Brighton Year-Round 2019
František Brikcius gave a cello recital playing Bach’s Solo Cello suite in D major BWV1012, and pieces Irina Kostikova, Fred Katz and James Simon.
František Brikcius, one of the greatest Czech Republic cellists arrived at St Nicholas to give a solo cello recital in two parts, and though the latter was all discovery, what he found in the Bach Solo Cello suite in D major BWV1012 made it new.
For a start there’s that ferocious dark graininess that gives Brikcius his distinction. I’ve heard no cellist who sounds like him. His sound digs hard and unveins some extraordinary, grainily detailed sonorities. The Sixth Suite has the greatest range and indeed was designed for a cello with an additional (fifth) A string at the top – basically it’s the second highest of the violinist and highest in the viola. That tells you how flung wide the sonority is – ascending the heaven of invention yet plunging vertiginously.
The Prelude’s freighted with a bi-tonal fleetness that soon moves into the contemplative Allemande, an eddying and stilling of the contraflow around the Prelude. The Courantes – literally running quavers – that follow allow more of a middle register, more typically baroque. The Sarabande with tis profundity and sweep across the compass of the five-string cello is the heart of the work, But it’s the two Gavottes we recognize as joyful and memorable, and the final Gigue really does jig.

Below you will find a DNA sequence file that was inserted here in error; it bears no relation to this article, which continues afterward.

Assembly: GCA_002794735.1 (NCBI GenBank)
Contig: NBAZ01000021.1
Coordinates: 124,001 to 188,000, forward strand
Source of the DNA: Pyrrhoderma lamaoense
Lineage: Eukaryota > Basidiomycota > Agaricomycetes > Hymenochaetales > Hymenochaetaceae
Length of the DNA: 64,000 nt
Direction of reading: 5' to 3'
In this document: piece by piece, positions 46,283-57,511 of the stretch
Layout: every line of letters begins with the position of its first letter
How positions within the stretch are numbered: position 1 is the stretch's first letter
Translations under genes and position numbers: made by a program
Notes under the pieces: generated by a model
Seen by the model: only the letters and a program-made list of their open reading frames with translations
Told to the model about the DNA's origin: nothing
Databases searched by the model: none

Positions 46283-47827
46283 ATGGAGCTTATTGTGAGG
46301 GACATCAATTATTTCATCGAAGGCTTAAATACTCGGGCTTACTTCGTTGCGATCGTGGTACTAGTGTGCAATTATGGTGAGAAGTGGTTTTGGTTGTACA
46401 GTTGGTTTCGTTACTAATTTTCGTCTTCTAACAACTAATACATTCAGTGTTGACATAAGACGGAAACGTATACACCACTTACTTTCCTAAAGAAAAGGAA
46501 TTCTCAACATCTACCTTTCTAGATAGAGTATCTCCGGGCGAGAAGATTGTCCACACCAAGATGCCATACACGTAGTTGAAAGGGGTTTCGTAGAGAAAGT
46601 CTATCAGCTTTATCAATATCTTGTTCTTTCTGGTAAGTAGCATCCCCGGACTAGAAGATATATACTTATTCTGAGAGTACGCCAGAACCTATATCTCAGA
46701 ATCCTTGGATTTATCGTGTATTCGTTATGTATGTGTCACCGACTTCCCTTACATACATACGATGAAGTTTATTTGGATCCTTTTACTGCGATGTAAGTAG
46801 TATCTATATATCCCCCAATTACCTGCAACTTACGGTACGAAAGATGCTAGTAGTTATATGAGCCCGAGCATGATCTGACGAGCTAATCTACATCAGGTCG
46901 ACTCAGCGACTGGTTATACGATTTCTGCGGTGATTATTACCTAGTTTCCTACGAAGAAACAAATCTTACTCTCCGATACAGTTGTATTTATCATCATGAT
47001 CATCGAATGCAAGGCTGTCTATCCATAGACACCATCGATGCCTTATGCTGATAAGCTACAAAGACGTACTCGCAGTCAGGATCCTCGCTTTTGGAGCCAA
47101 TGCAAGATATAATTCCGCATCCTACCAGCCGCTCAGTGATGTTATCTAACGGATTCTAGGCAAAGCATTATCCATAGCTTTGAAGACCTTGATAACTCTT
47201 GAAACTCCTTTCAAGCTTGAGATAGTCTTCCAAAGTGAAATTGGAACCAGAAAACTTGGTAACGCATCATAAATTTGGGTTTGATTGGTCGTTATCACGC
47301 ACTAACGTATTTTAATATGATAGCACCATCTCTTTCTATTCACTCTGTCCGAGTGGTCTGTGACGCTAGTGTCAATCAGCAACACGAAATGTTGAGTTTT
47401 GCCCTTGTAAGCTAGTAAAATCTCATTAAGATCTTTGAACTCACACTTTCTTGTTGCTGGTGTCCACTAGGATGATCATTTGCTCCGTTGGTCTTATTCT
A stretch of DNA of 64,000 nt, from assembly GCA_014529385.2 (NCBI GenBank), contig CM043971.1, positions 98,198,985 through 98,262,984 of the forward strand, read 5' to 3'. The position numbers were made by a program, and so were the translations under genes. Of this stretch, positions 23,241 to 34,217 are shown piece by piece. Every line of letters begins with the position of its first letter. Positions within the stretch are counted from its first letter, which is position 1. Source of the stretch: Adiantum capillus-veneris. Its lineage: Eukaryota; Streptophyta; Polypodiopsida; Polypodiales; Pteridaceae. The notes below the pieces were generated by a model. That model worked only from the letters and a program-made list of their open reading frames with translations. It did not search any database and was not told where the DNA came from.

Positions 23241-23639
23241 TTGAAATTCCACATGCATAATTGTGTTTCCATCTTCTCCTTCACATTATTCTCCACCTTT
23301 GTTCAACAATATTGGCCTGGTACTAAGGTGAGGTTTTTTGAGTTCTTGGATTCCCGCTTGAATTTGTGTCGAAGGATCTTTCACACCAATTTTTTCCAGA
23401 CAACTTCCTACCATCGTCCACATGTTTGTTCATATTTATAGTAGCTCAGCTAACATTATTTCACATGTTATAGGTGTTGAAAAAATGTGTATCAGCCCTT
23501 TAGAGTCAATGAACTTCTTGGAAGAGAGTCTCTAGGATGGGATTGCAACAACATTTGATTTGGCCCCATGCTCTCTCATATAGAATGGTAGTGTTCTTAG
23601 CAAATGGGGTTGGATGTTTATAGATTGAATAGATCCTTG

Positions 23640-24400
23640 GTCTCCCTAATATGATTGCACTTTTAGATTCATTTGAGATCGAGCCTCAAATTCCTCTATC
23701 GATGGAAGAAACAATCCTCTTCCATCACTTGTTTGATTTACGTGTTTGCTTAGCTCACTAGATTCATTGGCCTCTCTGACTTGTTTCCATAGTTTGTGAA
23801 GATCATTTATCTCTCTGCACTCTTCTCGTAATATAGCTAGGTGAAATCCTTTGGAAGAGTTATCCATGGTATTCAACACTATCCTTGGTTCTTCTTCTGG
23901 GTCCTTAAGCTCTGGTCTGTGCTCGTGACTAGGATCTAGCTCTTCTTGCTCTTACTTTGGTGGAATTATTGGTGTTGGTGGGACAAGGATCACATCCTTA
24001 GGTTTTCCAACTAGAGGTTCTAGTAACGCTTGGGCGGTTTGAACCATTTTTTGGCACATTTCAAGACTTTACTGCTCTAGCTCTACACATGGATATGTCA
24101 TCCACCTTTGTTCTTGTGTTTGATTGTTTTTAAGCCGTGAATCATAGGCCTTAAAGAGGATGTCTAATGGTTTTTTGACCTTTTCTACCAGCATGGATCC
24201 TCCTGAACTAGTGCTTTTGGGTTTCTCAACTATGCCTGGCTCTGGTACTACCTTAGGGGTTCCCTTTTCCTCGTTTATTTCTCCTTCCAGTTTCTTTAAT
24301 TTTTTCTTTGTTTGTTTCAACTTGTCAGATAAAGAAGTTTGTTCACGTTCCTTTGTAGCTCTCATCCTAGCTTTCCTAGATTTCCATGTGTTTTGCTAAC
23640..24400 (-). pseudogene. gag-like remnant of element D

Irina Kostikova is a composer unknown to most of us daughter of a famous cultural philosopher who survived Terezin – much of Brikcius’ music-making stems from his relationship with those who perished or occasionally survived the Holocaust. Kostikova’s Veselka for Solo Cello (2018) is a resolutely neo-tonal work that again ascends from a tenebrous shadowy existence through a melodic middle range to a tense affirmation in the high strings. Like many modern post-tonal works might have been written 100 years ago, but for certain harmonic shifts. It’s an absorbing work and I wanted to hear it straight over.
Fred Katz (1919-2013) might be known for – The Little Shop of Horrors. So the composer of ‘Feed Me!’ wrote much jazz-infused work and surprisingly this piece from the alter 1960s. ‘The Soldier Puppet’ – an ant-Vietnam war solo cellom piece. And that’s what it is, but seriously riven with harmonic shivers, a strong dark-thewed piece.
Finally James Simon 1880-1944 died in Auschwitz having visited his sister in Palestine. A supreme butter irony, a man who returned to Europe to hear his new opera performed. He’s not a composer from that slightly younger group who all perished the same way, and I confess I don’t know him. The cellist himself supplied details.
Earlier he’d visited his dying sister in Palestine. Arioso for Solo Cello (21/22 May 1929) is a densely-hued meditation and arrives at a pure-toned lament only after long struggle and bittered, consolatory fade.
A superb recital with unique material, played with distinctive authority.